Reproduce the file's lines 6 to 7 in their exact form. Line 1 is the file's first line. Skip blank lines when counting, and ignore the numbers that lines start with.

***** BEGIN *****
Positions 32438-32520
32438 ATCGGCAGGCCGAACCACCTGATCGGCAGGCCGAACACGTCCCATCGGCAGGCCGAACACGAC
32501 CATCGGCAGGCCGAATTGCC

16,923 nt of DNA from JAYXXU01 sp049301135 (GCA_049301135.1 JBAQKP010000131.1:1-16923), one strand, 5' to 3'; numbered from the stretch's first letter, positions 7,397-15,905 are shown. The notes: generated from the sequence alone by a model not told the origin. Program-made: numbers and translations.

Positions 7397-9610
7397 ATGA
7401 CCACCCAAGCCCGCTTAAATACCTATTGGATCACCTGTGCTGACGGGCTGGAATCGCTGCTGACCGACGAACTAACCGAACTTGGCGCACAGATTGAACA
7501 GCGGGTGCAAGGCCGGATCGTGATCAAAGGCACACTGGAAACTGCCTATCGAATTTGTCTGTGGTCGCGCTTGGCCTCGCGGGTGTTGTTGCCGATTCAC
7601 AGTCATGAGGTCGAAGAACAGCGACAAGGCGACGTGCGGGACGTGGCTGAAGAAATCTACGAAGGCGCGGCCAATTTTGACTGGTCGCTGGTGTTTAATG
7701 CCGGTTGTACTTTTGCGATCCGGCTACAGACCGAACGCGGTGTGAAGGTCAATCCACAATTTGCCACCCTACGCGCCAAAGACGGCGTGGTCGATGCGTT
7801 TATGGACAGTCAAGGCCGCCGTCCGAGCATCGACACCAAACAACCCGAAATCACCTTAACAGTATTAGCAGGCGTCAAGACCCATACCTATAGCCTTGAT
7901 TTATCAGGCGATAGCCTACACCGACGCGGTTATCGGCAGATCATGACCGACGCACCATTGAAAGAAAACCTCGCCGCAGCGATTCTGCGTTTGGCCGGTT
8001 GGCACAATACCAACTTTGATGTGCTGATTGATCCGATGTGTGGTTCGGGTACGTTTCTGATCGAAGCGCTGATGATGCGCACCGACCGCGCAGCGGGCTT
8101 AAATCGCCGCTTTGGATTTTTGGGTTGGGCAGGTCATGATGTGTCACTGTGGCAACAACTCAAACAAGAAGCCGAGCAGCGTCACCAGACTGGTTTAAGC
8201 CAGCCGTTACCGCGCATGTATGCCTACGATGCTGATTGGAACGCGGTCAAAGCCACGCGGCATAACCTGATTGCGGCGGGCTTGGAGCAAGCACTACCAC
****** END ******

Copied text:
7397 ATGA
7401 CCACCCAAGCCCGCTTAAATACCTATTGGATCACCTGTGCTGACGGGCTGGAATCGCTGCTGACCGACGAACTAACCGAACTTGGCGCACAGATTGAACA